Building better cyber-walls
By Kenneth Aaron
Date: May 12, 2003
Brian Kurkowski is paranoid. He's chief technology officer for Tech Valley Communications, the Albany telecommunications
provider. And in erecting cyber-defenses against the outside world, he puts a belt and suspenders on his belt and
suspenders.The company, which offers voice and data services, encrypts internal communications -- not just data
leaving the building.Staffers who can access the company's computer network from home are connected on a high-speed
Internet line that's entirely separate from the one it sells to customers."If there are no holes, then you can't be
breached," Kurkowski said, defending his ultra-protective attitude. "The only secure computer is the one that is not
connected to the Internet."
While the measures taken by Tech Valley Communications may be extreme, cybersecurity is a looming concern for many businesses. And in an era when information technology budgets are flat or shrinking, security is dominating many companies' must-do lists. For companies that specialize in security, the heightened concern is a boon."It's the only part that's growing," said Mark Gismondi, sales manager of Computer Visions, a computer-training company based in Corporate Woods in Colonie. "Security is such a need, it's a necessity^; it's almost like breathing air."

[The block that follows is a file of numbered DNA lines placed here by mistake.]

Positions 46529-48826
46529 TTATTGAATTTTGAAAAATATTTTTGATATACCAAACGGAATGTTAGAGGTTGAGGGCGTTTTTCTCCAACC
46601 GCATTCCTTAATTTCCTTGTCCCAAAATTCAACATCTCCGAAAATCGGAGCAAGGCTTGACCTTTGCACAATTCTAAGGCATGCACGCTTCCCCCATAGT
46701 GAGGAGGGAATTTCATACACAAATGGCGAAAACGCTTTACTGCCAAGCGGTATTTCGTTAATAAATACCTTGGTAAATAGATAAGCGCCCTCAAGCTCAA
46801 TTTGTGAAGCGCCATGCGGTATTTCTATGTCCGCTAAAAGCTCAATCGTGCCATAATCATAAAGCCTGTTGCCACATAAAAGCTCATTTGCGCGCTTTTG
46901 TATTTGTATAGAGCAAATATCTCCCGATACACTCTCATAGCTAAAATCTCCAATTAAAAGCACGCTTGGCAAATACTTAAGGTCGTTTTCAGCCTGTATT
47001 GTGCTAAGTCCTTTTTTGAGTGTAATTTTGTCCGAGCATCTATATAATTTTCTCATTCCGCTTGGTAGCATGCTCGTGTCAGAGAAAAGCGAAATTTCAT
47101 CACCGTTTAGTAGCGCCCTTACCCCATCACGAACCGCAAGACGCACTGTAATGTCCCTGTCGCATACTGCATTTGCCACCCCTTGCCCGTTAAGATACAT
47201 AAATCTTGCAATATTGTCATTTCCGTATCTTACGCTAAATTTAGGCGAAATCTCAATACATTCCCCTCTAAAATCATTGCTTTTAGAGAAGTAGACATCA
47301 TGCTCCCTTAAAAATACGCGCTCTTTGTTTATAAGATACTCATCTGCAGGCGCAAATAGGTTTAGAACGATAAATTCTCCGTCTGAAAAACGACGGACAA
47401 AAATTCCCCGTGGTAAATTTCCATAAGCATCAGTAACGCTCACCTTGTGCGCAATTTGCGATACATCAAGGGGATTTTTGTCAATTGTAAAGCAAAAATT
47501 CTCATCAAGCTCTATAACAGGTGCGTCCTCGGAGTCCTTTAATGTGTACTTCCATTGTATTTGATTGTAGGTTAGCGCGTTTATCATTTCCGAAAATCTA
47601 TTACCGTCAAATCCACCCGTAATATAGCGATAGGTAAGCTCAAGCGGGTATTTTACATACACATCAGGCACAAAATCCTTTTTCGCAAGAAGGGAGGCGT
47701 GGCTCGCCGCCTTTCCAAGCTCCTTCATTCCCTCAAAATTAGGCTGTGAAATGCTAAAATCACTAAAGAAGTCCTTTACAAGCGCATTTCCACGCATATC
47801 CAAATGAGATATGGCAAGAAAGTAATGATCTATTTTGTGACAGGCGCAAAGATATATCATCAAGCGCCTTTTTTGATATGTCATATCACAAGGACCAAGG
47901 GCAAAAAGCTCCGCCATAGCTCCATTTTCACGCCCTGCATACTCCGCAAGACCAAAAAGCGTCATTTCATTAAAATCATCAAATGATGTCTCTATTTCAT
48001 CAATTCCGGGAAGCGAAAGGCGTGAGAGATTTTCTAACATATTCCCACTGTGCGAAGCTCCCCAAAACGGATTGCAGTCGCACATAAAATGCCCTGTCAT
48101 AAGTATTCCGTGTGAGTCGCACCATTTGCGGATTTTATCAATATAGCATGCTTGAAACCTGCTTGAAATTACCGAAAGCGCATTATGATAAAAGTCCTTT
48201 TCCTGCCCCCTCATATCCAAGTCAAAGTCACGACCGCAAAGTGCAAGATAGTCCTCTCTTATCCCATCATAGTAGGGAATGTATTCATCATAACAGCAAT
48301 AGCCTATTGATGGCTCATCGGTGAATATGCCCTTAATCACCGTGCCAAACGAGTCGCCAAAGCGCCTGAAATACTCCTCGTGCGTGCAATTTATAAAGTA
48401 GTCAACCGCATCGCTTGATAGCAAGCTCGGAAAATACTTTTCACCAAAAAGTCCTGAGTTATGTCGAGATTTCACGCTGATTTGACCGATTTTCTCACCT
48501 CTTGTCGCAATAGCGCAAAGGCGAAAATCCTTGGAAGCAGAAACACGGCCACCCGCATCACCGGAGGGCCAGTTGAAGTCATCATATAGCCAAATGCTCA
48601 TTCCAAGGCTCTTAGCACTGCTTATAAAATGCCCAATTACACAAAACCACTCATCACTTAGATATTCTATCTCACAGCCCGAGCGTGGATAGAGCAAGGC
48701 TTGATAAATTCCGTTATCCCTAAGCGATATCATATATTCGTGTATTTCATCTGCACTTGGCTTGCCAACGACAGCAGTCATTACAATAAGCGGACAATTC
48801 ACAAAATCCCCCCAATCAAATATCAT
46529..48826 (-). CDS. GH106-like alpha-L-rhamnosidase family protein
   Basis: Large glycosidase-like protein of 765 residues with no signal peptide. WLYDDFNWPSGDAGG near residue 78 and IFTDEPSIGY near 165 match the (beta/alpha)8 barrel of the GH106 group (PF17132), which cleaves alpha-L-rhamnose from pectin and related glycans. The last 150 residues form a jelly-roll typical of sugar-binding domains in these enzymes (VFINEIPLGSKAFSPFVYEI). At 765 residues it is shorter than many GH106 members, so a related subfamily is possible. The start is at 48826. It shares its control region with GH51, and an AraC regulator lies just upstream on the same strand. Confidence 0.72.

Last week, Computer Visions offered an introductory security seminar. Forty companies attended.IDC, a technology research firm based in Framingham, Mass., reported in October that total computer security and business continuity spending would grow from $66 billion in 2001 to $155 billion by 2006 -- a growth rate twice as fast as information technology in general. The information security services segment of that should reach $23.5 billion by 2007, IDC said, growing at 20.9 percent a year.
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